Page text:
Therefore a proper regard to this Being, is what the fitness of regard does infinitely most consist in. — Hence if will follow — that the moral rectitude and fitness of the disposition, inclination, or affection of God’s heart, does chiefly consist in a respect or regard to himself infinitely above his regard to all other beings… (33).

Dictate Five: It is revealed in what God says and what he does (39)
Edwards writes:

If it be an infinitely amiable thing in God, that he should have a supreme regard to himself, then it is an amiable thing that he should act as having a chief regard to himself; or act in such a manner, as to show that he has such a regard; that what is highest in God’s heart, may be highest in his actions and conduct (34).

Later he writes,

… if that which God values ultimately, and for itself, appears in fact and experience, to be what he seeks by anything he does, he must regard it as an ultimate end. And therefore if he seeks it in creating the world, or any part of the world, ‘tis an ultimate end of the work of creation (39).

Dictate Six: It is an actual consequence or effect of the creation of the world (40)
Edwards writes:

We see that it is a good that God aimed at by the creation of the world; because he has actually attained it by that means. This is an evidence that he intended to attain, or aimed at it. For we may justly infer what God intends, by what he actually does; because he does nothing inadvertently, or without design. But whatever God intends to attain from a value for it; or in other words, whatever he aims at in his actions and works, that he values; he seeks that thing in those acts and works (40).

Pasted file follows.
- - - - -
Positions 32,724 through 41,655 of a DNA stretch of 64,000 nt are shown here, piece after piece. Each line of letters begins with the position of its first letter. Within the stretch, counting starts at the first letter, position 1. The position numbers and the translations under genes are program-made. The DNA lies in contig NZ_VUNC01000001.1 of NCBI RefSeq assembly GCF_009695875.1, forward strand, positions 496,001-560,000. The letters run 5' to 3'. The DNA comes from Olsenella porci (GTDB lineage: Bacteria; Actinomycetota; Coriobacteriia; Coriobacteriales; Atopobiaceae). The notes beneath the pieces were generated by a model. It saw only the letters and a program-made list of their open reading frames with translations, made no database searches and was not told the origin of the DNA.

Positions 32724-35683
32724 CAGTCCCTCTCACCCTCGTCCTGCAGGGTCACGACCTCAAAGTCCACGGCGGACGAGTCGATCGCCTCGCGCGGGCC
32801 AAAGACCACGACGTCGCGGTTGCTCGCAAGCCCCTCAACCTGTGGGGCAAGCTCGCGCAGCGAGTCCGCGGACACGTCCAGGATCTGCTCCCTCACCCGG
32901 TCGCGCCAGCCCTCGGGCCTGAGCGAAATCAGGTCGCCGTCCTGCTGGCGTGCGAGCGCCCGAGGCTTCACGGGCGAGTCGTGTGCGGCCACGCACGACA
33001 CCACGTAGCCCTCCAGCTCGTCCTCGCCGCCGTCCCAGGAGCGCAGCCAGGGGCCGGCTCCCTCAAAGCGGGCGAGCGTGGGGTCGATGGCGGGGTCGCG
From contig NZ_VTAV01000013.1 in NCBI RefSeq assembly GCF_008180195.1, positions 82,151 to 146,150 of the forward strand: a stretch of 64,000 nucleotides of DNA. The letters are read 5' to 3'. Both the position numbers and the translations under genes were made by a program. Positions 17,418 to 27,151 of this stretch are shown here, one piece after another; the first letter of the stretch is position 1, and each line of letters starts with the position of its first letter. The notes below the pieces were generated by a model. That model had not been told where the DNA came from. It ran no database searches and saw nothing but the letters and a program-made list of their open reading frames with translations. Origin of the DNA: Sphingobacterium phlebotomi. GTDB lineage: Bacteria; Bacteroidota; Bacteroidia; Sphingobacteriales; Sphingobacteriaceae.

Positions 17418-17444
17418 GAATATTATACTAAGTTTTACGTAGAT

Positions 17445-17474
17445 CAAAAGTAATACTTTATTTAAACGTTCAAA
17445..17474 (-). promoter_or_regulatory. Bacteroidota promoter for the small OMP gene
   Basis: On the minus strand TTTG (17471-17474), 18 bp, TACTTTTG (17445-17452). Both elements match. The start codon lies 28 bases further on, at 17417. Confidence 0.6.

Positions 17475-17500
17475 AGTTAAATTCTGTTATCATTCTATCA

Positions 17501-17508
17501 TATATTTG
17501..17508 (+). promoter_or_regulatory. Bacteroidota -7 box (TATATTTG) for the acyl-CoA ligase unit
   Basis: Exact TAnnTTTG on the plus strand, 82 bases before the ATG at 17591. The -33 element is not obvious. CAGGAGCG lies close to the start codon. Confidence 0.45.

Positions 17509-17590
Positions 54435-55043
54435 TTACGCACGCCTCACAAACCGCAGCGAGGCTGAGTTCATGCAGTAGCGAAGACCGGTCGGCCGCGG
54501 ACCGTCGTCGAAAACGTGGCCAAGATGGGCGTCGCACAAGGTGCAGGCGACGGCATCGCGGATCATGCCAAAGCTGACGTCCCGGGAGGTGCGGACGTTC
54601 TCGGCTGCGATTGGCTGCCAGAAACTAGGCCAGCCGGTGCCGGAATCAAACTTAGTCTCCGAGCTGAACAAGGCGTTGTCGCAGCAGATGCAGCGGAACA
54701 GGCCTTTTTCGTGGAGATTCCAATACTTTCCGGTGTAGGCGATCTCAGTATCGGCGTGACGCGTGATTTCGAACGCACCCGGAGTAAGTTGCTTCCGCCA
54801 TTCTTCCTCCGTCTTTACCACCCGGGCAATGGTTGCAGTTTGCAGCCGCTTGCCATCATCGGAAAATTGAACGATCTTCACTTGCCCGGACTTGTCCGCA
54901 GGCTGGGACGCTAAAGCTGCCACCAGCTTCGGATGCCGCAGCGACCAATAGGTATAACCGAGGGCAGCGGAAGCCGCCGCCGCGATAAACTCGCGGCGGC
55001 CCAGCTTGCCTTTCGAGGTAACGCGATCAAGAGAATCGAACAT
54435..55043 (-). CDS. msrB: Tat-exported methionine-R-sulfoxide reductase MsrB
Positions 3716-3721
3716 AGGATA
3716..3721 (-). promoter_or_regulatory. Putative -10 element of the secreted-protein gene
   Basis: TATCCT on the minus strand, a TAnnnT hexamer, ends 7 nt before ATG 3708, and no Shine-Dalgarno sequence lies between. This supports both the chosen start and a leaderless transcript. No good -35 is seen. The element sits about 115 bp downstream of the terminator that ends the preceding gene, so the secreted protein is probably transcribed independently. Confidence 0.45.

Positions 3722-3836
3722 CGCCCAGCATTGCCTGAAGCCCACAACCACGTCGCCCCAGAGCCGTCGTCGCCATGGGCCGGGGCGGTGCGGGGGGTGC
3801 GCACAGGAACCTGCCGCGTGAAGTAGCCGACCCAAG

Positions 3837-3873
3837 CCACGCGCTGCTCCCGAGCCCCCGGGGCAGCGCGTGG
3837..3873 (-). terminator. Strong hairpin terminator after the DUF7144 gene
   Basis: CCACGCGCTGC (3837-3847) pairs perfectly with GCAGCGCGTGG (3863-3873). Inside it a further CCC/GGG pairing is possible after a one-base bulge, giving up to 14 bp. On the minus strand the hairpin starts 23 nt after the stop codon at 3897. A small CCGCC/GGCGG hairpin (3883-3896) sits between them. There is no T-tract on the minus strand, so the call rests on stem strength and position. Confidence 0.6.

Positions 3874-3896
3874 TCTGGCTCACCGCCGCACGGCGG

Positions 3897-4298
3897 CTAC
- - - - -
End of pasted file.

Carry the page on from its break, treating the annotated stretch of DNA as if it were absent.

Aseity and Action: Created Intelligence Remains Bewildered

God is in himself replete, unoriginate love, the reciprocal fellowship and delight of the three and the utter repose and satisfaction of their love. God requires nothing other than himself. Yet his unoriginate love also originates. Why this should be so, we are incapable of telling, for though with much concentration we can begin to grasp that it is fitting that God should so act, created intelligence remains bewildered by the fact that God has indeed done so. What our intelligence cannot get behind or reduce any further is the outward movement of God’s love, God’s love under its special aspect of absolute creativity. God’s creative love is not the recognition, alteration or ennoblement of an antecedent object beside itself, but the bringing of an object into being, ex nihilo generosity by which life is given. (14)

The act of creation is a voluntary (not, again, a ‘physical’) act — a point at which some uses of the language of ’emanation’ stumble. Delicacy is required: the notion of the divine will has to be stripped of connotations of arbitrariness, so that we do not think of creation as a mere spasmodic exercise of God’s power not anchored in the divine ethos. But “will” need not mean this; properly speaking, it signifies determination to act according to nature, and so to act with supreme generosity in accord with and on the basis of God’s eternal love of himself in the procession of Son and Spirit from the Father. (15)

John Webster, Trinity and Creation, IJST, Vol 12.1 (Jan 2010)

How God Seeks the Good of the Creature

The Church is the “creature of grace” and exists as the result of God’s expressed identity. Essential to the Church is the derivative nature that she possesses inseparable from the activity of the very essence of God himself. It is this relation or union that makes the aim of God for his own end the same as his aim for the creature’s end. Edwards says this most explicitly when he writes